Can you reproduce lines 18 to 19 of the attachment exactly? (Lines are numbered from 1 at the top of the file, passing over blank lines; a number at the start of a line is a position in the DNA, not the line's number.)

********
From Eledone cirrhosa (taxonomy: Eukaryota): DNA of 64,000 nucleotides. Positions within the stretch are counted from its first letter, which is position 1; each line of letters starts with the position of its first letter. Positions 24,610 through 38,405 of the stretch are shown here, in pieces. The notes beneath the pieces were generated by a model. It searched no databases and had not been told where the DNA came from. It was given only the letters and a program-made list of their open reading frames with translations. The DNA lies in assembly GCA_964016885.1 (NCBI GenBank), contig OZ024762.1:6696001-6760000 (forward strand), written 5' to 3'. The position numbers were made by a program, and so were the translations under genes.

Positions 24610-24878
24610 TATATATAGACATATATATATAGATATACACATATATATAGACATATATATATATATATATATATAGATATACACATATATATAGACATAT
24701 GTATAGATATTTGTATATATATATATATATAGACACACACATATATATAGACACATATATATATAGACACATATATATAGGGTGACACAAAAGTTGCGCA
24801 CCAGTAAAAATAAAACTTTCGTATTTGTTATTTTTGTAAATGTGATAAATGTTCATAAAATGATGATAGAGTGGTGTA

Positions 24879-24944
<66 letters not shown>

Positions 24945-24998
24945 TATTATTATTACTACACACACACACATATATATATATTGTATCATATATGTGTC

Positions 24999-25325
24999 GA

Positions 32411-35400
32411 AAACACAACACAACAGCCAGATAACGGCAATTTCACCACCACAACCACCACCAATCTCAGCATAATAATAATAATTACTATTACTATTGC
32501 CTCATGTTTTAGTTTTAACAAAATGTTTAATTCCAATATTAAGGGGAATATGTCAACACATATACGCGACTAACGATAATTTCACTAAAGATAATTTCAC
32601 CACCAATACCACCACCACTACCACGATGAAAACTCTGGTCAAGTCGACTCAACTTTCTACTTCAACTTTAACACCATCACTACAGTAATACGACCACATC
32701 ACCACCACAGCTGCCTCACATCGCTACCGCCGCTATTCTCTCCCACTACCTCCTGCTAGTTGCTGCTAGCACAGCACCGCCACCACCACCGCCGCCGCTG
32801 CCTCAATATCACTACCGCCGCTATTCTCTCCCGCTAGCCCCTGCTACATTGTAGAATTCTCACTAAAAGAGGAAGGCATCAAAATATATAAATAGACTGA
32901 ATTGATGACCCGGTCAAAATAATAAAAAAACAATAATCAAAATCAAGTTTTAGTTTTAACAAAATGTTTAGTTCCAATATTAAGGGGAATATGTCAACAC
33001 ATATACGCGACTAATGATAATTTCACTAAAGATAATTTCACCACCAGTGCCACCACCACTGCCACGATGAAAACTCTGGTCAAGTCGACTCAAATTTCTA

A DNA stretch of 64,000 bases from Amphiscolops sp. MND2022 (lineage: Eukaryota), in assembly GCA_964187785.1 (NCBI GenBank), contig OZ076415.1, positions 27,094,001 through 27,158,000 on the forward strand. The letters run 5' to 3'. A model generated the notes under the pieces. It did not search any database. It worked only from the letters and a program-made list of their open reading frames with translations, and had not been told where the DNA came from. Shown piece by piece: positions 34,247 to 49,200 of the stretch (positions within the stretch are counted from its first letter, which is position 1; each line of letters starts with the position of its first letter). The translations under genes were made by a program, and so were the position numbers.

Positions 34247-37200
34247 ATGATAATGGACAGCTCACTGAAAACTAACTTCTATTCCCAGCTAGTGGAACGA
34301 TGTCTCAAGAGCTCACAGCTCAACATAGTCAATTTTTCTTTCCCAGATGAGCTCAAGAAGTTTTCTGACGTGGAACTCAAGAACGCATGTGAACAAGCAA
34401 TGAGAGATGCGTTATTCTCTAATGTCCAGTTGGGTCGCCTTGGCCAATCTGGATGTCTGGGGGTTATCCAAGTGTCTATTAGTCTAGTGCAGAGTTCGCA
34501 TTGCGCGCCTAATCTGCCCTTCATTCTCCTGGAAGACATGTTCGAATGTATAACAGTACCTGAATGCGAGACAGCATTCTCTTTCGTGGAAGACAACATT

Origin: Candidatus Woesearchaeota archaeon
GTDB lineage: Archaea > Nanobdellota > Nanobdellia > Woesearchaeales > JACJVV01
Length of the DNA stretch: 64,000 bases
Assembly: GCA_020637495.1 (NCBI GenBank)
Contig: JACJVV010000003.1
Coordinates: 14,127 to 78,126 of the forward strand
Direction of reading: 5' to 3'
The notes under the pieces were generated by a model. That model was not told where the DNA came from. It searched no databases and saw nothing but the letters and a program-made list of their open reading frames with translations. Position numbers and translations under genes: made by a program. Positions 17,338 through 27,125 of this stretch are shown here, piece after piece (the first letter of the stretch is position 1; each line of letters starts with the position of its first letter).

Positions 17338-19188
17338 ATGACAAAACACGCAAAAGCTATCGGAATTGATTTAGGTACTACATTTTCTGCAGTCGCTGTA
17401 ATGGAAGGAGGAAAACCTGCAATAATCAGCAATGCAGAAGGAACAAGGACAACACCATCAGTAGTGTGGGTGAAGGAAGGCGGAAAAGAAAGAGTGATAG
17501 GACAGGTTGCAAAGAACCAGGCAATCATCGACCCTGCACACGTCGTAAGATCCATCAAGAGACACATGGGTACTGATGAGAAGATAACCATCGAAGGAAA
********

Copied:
32901 ATTGATGACCCGGTCAAAATAATAAAAAAACAATAATCAAAATCAAGTTTTAGTTTTAACAAAATGTTTAGTTCCAATATTAAGGGGAATATGTCAACAC
33001 ATATACGCGACTAATGATAATTTCACTAAAGATAATTTCACCACCAGTGCCACCACCACTGCCACGATGAAAACTCTGGTCAAGTCGACTCAAATTTCTA